We had such wonderful comments and responses to our first article on apples, we decided to do it again! Last Friday we went out to an apple orchard not far from our farm. We had originally intended to stick with honey crisp apples, our absolute favorites, but unfortunately I missed much of the season while in the hospital and then recovering. So this time around we chose to try Braeburn apples. Braeburn’s were the first bi-colored apple to hit the commercial market, and are highly regarded for their sweet and tart taste in baking. Luckily they are a late season apple that tends to hit it’s peak in September-October in our area. We were able to pick up 2 bushels of seconds, with minor skin blemishes and smaller size for only $12 a bushel! Saving money is always a good thing. Although they were seconds, they appeared to look just as good as those apples found in commercial grocery stores.
So last time we processed one bushel of honey crisp apples into cinnamon apple sauce and apple butter. This time, I was eager to can some un-spiced sugar free pints of apple sauce for our new baby who is due in the next few weeks. We make all of our own baby food to ensure our children only get nutritious fruits and veggies free of chemicals and high amounts of sodium or sugar. Not only is this healthier, but it saves us a HUGE amount of money not having to buy little jars of food.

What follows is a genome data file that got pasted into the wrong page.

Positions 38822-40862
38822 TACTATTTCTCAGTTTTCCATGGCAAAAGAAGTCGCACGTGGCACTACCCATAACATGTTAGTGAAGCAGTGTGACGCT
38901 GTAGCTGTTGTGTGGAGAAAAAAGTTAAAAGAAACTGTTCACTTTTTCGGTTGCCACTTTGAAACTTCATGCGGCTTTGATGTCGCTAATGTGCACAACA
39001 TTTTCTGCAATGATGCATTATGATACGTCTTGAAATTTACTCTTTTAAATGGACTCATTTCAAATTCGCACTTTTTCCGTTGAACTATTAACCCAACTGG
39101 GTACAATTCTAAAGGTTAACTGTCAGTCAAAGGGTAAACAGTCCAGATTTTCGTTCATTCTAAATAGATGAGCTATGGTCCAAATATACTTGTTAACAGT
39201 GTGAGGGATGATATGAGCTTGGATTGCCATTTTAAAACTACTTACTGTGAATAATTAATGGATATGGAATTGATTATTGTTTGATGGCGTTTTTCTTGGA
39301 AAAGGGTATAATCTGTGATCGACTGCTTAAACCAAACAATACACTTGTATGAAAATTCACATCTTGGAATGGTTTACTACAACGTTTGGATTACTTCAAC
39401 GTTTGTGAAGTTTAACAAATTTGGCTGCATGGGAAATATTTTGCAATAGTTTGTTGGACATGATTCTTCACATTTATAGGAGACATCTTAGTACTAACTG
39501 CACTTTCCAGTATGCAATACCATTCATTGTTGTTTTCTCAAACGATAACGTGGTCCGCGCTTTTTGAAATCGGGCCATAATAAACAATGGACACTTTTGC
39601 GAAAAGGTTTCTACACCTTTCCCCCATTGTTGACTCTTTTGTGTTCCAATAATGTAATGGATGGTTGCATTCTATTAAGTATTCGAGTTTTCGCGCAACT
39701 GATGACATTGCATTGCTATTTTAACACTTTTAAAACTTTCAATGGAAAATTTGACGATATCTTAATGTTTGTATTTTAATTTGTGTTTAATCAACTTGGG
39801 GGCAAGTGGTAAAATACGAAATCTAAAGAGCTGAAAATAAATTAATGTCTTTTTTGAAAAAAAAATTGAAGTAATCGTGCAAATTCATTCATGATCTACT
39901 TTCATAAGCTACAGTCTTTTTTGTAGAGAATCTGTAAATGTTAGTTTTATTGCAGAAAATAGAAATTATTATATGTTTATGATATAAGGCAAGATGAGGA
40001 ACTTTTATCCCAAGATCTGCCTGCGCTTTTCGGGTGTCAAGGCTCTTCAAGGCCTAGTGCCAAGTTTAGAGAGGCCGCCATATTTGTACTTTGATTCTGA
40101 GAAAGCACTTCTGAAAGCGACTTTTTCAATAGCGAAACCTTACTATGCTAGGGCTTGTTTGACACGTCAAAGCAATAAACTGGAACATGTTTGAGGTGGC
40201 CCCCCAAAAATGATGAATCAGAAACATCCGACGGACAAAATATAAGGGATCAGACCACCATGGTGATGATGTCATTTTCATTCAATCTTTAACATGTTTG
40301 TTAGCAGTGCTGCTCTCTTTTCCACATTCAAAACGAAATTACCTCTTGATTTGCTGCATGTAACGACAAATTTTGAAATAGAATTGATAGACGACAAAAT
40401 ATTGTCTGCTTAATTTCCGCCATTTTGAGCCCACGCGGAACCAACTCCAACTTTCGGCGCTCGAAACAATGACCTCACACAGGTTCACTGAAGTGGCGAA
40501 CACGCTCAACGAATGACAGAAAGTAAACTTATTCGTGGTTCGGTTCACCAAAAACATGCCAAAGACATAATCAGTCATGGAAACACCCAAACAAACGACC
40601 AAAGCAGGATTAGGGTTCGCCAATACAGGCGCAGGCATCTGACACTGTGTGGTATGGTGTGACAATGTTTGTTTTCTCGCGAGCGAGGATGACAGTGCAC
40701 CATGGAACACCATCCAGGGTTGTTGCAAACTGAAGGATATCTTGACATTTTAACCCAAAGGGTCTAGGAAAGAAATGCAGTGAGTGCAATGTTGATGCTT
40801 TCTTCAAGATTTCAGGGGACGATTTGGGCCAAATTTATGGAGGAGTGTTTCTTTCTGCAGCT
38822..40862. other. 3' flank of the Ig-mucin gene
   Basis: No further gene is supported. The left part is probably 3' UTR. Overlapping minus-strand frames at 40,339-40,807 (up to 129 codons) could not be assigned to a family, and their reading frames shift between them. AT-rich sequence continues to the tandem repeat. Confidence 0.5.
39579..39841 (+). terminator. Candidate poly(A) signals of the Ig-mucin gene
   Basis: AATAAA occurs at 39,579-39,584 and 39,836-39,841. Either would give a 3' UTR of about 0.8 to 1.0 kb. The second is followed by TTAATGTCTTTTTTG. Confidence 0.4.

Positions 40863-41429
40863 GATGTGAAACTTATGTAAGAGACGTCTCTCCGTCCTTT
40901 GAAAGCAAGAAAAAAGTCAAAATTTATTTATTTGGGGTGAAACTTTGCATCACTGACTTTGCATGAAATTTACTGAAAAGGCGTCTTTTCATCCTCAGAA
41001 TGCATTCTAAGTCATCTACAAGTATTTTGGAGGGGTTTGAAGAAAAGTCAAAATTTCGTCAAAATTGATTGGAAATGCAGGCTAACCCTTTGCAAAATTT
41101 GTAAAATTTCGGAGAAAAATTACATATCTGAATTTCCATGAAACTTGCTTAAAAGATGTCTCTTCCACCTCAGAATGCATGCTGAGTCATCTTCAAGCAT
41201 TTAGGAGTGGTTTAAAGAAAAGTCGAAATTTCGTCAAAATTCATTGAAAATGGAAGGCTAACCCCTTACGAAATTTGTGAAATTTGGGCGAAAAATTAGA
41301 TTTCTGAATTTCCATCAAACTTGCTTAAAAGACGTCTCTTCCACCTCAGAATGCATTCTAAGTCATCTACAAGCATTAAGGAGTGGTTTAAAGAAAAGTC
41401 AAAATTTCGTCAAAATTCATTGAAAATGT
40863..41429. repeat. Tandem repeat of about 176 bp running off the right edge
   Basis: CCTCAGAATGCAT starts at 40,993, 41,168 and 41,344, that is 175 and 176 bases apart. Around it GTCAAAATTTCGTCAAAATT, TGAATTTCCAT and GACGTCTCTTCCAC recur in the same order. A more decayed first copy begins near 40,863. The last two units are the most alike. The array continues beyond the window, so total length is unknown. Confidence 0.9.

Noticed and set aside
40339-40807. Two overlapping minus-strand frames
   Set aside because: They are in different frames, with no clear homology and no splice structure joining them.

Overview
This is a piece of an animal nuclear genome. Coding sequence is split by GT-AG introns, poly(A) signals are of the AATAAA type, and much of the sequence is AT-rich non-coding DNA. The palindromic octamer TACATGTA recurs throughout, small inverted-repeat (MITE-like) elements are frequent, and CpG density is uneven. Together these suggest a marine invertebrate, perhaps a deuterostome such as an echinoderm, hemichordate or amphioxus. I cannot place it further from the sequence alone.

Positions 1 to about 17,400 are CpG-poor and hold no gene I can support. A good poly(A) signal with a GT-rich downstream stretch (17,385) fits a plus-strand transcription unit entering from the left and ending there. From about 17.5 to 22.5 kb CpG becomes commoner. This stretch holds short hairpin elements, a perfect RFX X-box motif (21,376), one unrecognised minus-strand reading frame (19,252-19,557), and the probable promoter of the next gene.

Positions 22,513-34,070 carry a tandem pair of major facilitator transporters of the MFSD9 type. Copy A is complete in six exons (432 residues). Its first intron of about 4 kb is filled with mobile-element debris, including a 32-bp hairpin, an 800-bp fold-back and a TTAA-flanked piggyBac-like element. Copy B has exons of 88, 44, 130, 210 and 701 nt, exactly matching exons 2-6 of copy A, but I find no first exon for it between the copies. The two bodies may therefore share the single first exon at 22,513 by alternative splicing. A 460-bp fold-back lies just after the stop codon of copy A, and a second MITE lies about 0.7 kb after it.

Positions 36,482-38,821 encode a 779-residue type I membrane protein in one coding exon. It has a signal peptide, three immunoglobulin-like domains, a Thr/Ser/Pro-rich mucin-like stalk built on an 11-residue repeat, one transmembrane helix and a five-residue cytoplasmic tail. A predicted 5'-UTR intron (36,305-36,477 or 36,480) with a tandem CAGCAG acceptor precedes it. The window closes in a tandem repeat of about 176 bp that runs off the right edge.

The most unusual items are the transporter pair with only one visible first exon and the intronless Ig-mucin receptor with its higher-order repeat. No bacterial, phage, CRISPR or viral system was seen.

We put up 13 pints and 2 ½ pints of “Baby Sauce.” Next on the agenda was some more apple butter, but this time we made Apple Cider Apple Butter for a slightly different flavor. Basically, the only difference in the recipe is the addition of 3 cups of apple cider and the reduction of sugar by one cup.
With the apple butter cooking and the baby’s apple sauce done it was time to hit bushel #2. For these apples, we had several different plans! The kids had been wanting some chicken salad, and it just so happened I had recently baked a hen. So we pulled out the leftovers and Andrew set to scavenging the remaining meat off the bone while I worked on putting the other ingredients together. Our kids absolutely love this fruity and light chicken salad.